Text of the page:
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07 Oct 2006, 11:56 pm

I have five friends. Three are on the autistic spectrum. One is a very inteligent pyromaniac. The other is just weird. And my mother is bipolar.


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08 Oct 2006, 9:14 am

Most of my friends are either genius', insane or l337 gamers. in fact most of them are all 3 (including me) Dont know many RL aspies tho, but most in my small group of friends are probably borderline.


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shivanataraja
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08 Oct 2006, 10:05 am

All the very close friends i've ever had, even before self-diagnosis, have either been from (fairly unusual) mixed-race/mixed-culture upbringings, been abused or had other serious conflicts with their parents, had experience of the mental health system, or had some sort of disability... i'm fairly sure that was due to unconscious or semi-conscious seeking out of people with an "outsider's" view on life, and/or people with such experiences being more open-minded in certain crucial ways and thus more likely to accept and be interested in me...

Since diagnosis and becoming involved in the disability rights movement, of course i consciously seek out people with disabilities as friends and comrades...

I've also known quite a few people (and know a few now) who i strongly suspect are/were Aspies without knowing it... never known whether to bring up the subject with any of them tho...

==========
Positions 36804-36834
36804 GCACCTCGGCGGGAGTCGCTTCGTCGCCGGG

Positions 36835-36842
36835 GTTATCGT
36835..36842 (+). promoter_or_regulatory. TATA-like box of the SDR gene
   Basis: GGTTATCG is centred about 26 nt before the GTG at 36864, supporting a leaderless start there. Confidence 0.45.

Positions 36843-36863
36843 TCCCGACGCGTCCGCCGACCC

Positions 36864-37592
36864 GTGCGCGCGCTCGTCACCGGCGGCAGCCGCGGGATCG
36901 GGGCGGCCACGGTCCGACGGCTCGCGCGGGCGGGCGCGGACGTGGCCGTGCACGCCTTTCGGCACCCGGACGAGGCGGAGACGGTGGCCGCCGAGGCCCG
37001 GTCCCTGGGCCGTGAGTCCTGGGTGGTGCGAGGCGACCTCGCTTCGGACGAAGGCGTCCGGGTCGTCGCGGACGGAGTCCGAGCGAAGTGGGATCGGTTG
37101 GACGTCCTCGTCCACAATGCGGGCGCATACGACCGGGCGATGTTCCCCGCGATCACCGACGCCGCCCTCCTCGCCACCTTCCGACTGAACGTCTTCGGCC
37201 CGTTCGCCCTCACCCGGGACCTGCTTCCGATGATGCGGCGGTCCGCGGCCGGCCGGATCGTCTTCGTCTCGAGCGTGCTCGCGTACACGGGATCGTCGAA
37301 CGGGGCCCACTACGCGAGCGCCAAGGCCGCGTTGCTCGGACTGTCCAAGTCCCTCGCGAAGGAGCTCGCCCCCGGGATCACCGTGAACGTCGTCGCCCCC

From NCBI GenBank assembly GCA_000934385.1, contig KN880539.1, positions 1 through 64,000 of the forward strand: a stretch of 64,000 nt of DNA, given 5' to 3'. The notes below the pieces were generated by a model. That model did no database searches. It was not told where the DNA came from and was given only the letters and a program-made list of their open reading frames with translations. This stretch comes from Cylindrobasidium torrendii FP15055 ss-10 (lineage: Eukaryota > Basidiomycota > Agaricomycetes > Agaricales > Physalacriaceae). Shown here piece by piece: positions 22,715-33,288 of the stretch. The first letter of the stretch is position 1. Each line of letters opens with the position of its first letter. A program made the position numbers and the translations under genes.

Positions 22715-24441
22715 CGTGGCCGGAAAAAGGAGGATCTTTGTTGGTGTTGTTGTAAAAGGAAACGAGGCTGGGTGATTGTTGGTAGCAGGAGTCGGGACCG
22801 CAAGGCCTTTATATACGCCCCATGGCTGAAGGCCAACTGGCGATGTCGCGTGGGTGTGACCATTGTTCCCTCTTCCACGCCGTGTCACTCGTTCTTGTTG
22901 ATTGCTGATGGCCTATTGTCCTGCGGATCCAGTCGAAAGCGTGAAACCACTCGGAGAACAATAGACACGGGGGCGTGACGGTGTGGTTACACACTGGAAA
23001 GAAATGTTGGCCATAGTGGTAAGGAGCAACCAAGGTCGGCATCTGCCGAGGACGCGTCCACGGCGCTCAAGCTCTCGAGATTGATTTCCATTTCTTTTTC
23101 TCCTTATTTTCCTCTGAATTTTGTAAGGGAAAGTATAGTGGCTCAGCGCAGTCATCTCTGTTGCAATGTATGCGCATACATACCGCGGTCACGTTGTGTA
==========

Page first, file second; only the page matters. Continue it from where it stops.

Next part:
Tangerine
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20 Oct 2006, 1:39 pm

I've noticed that every one of my (very few) friends have been "abnormal". (Whatever that means!) The only two people I've been close to in recent memory have both been hospitalized with bipolar disorder, among other issues.

It's strange to look back on your life and realise that almost everyone you've been close to has been diagnosed with psychosis. I have no concept of how "normal" people think and behave. Between my own weirdness, and only having examples of other weird people to emulate, I'm a little lost sometimes.

I don't necessarily aspire to make "normal" friends, but it would be nice to know how. Maybe. I think I've probably always unconciously sought out people who felt similarly "othered" even before I put a name to my own difference-- much like shivanataraja mentioned. I just stupidly picked a career that involves more "social networking" than I know how to do, and it's getting frustrating to not have learned this stuff earlier.



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27 Oct 2006, 12:51 pm

My friends resemble a rogues gallery, artists, a gangster, a drinker, a hermit, a comic.



JulieArticuno
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31 Oct 2006, 10:48 am

My close friends, all of whom I made before i heard about AS are:

1 diagnosed Aspie
1 self-diagnosed aspie
1 person waiting to be tested
1 person the social services want to test for AS
1 person who soent the first five years of her life in hospital so is so institutionalised she is socially inept (her own explanation)
1 woman who has Cerebral Palsy which was only diagnosed whgen she was 23 :roll: (don't ask me how THAT can be missed!) she is now in a wheelchair

My school friends when I was young number exactly 2-

1 painfully shy little girl
1 girl who eas the other school outcast.

Maybe like attracts like? I put my high proportion of "aspie" friends down to this:

If they ARE aspies, they won't notice my social inadequecies.

JuiieArticuno